ADHD - Adults

Author
Discussion

anxious_ant

2,626 posts

82 months

Tuesday 19th May 2020
quotequote all
Woodrow Wilson said:
I'm not keen on taking drugs like that long-term.

I'm possibly "high-functioning" ADHD, if that exists.

Away from work, I'm mostly fine, even if i annoy my wife with my forgetfulness. I have done some good things and I enjoy myself. I'm quite flexible and can cope with changes of plan.

I'm currently reading "Journeys Through ADDulthood". It's quite interesting and I can relate to it. It is more about acceptance of who you are than trying to fix yourself.

Edited by Woodrow Wilson on Tuesday 19th May 20:24
I do understand that meds is not for everyone. I would go med free if I could. I've tried CBT but that didn't really help my ADD. It's helping with anxiety and depression though.

Good luck with the book!

filski666

3,843 posts

195 months

Wednesday 20th May 2020
quotequote all
yes, when I was at school I just got into constant trouble due to distractions - but I was more ADD than ADHD and in those days (1980s) it wasn't really a thing. My little brother was significantly worse coupled with Asperger's so he was diagnosed - then my parents re-visited my old school reports (I was at Uni at this time and struggling - eventually got kicked out) and realised the similarities, so I was tested and found to be ADHD/ADD.

I was put on dexamphetamine, went back to University, on a slightly more practical course (Automotive engineering at what used to be a Poly compared to Electronic Engineering at a "proper" University- and passed with distinction - such a huge difference knowing what was the problem and finding ways to work around it - the second University were great (Kingston) and after a chat with them about how they could help me, they made all exams with formula sheets as I struggle to recall complicated formula - and as I said, are we being tested on how to apply engineering theory or is this just a memory test. This was great as it was done for all, so it wasn't like I had special treatment.

After finishing uni and getting a job I do have times where it is hard - I stopped the dexamphetmine as it really isn't healthy for long term, and now I rely on Omega 3 EPA capsules which help a bit, and also trying CBD to see if it helps - the CBD has certainly helped with sleep which is a major problem for me as my brain is constantly prattling on and had to settle down, Now at knocking on door of 45 I have major sleep deprivation which is probably my biggest problem. Eating less processed food and lots of exercise help too I think, as when I am out training or competing with my dragonboating I feel a lot more calm.

Currently working from home due to covid-19 is a godsend, as I can easily get up and wander around as I get distracted and go back to work a few minutes later and it is no problem, spreads my working hours out a bit as I make sure my time on the job isn't suffering, but I think it works well, I have to try and avoid that at work in case people think I am slacking off all the time.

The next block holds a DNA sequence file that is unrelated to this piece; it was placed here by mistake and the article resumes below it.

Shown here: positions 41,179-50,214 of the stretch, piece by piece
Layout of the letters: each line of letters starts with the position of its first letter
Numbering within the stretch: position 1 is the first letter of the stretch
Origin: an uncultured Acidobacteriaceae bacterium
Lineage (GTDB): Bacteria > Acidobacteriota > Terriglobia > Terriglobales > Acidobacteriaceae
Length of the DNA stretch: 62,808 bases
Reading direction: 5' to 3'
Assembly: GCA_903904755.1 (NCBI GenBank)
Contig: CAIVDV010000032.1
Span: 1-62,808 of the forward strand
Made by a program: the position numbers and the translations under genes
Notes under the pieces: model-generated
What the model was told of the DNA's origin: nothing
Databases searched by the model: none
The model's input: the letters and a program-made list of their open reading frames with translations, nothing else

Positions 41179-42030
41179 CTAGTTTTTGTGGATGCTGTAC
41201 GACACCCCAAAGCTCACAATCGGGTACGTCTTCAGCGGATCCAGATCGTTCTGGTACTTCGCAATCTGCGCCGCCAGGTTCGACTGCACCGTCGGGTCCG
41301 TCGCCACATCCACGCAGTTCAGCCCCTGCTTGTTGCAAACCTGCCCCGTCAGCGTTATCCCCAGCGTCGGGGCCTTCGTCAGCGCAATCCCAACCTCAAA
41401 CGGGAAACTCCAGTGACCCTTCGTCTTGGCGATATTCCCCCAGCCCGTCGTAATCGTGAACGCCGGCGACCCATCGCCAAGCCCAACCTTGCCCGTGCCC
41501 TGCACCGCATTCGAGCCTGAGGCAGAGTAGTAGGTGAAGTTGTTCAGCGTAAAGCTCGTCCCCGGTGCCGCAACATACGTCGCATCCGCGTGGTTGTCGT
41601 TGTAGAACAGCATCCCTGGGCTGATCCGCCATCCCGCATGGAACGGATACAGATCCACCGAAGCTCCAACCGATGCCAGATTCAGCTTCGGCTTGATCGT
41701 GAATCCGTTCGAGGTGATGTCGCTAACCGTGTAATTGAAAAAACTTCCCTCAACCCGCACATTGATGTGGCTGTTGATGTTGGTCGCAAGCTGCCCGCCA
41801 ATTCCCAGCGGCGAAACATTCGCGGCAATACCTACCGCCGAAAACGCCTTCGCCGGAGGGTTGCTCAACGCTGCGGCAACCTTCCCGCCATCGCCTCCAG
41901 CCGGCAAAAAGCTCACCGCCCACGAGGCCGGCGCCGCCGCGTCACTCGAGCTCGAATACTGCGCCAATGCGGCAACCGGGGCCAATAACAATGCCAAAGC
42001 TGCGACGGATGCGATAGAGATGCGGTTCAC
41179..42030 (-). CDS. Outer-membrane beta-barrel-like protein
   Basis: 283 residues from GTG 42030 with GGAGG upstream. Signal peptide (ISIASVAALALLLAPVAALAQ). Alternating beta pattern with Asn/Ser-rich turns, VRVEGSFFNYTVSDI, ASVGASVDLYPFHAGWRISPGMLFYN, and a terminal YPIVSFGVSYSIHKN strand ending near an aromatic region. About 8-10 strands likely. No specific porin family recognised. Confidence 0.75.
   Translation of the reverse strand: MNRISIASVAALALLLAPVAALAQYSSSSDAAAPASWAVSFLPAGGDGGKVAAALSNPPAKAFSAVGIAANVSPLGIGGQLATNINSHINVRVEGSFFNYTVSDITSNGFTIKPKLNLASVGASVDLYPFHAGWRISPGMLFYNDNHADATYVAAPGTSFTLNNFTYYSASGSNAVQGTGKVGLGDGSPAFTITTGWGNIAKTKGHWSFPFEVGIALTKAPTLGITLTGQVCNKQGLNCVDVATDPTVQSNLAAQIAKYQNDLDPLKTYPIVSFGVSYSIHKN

anxious_ant

2,626 posts

82 months

Wednesday 20th May 2020
quotequote all
filski666 said:
yes, when I was at school I just got into constant trouble due to distractions - but I was more ADD than ADHD and in those days (1980s) it wasn't really a thing. My little brother was significantly worse coupled with Asperger's so he was diagnosed - then my parents re-visited my old school reports (I was at Uni at this time and struggling - eventually got kicked out) and realised the similarities, so I was tested and found to be ADHD/ADD.

I was put on dexamphetamine, went back to University, on a slightly more practical course (Automotive engineering at what used to be a Poly compared to Electronic Engineering at a "proper" University- and passed with distinction - such a huge difference knowing what was the problem and finding ways to work around it - the second University were great (Kingston) and after a chat with them about how they could help me, they made all exams with formula sheets as I struggle to recall complicated formula - and as I said, are we being tested on how to apply engineering theory or is this just a memory test. This was great as it was done for all, so it wasn't like I had special treatment.

After finishing uni and getting a job I do have times where it is hard - I stopped the dexamphetmine as it really isn't healthy for long term, and now I rely on Omega 3 EPA capsules which help a bit, and also trying CBD to see if it helps - the CBD has certainly helped with sleep which is a major problem for me as my brain is constantly prattling on and had to settle down, Now at knocking on door of 45 I have major sleep deprivation which is probably my biggest problem. Eating less processed food and lots of exercise help too I think, as when I am out training or competing with my dragonboating I feel a lot more calm.

Currently working from home due to covid-19 is a godsend, as I can easily get up and wander around as I get distracted and go back to work a few minutes later and it is no problem, spreads my working hours out a bit as I make sure my time on the job isn't suffering, but I think it works well, I have to try and avoid that at work in case people think I am slacking off all the time.